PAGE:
In Cook v. Cook 2020 BCSC 389 the issue was whether fairness, after a 38-year marriage, required a reapportionment of property in favour of Mrs. Cook, or compensatory spousal support. The parties were 60 and 61 respectively. The facts revealed that the end of their marriage accompanied Mr. Cook’s receipt of a $425,000 inheritance and a cottage property, (excluded property) a windfall that he failed to disclose to his wife. At the same time, he changed his will to benefit their adult children.
The court noted that taking into account Mr. Cook’s excluded property, he was leaving the marriage with assets valued at more than half of a million dollars more than his wife. Quoting Moge v. Moge SCC and Chutter v. Chutter BCCA, the court recited the legal maxim that “the longer the duration of the marriage, the closer the economic union, the greater will be the claim to an equal standard of living upon marriage dissolution.”
Mr. Cook had retired from Toyota Canada, preferring to spend time at his lake cottage, no doubt buoyed by his cash inheritance. Mrs. Cook currently earned $13,000 a year. She was a stay-at-home mom up until 1999, when she began working part-time. She had no post-secondary education. At the time of trial both parties had additional pension income and in the few years prior to their 2017 separation, Mr. Cook earned an annual income of $140,000 and Mrs. Cook, $80,000. Each of them retired a few years before their separation.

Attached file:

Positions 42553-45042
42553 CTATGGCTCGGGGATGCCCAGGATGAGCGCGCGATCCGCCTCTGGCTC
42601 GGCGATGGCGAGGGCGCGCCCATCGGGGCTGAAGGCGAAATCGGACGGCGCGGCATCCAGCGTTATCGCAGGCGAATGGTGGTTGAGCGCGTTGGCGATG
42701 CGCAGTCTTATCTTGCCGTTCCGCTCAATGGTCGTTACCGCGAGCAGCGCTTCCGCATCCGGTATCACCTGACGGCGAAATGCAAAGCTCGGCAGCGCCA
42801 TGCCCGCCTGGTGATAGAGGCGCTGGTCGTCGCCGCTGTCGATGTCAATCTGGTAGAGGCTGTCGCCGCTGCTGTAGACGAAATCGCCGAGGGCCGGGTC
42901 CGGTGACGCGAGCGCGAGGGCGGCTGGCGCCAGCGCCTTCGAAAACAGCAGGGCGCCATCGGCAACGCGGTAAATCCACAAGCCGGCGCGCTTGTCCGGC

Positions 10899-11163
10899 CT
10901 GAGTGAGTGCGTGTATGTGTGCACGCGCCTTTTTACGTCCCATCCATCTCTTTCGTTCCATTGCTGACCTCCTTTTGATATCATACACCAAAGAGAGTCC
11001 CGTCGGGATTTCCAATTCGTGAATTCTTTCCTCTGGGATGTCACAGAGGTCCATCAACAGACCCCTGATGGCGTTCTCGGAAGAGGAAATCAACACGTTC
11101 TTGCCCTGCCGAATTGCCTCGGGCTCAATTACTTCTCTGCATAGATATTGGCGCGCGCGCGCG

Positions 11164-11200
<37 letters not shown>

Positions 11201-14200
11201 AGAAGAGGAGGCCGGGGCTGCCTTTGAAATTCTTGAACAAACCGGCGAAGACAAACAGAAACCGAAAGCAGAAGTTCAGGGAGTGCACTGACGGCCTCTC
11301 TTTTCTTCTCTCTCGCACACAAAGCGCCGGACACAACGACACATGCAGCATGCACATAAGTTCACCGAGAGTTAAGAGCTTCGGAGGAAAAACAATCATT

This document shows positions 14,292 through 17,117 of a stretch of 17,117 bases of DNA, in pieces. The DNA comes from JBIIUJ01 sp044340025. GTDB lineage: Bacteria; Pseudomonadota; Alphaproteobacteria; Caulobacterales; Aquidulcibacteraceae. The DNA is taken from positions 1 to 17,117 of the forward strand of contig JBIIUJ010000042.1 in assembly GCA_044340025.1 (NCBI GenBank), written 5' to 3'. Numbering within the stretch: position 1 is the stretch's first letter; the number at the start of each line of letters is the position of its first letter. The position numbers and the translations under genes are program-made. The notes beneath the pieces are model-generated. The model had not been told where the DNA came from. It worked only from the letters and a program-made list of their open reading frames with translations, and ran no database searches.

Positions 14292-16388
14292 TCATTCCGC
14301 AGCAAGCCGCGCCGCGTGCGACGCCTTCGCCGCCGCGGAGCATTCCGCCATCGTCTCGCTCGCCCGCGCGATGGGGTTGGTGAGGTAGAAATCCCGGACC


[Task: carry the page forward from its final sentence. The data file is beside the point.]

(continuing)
Mrs. Cook had received an inheritance of $100,000 much earlier in their marriage which had been used by the family. She also received an inheritance after the date of separation, of $111,000, which was also excluded property.
Mr. Justice Jenkins determined that Mrs. Cook was entitled to compensatory support which would be satisfied by a reapportionment of property in her favour, leading to an award that saw Mrs. Cook retain property valued at $770,000, consisting of cash and real estate, while Mr. Cook would retain property valued at $977,000, also cash and real estate.
The facts of this case supported an award of compensatory support which could not be achieved through periodic support payments, given the parties’ mutual retirement and their similar ages. The length of the marriage, the raising of three children, and Mr. Cook’s excluded property, provided a basis to adjust the division of property to achieve a measure of fairness, but notably not an equalization of family property and excluded property.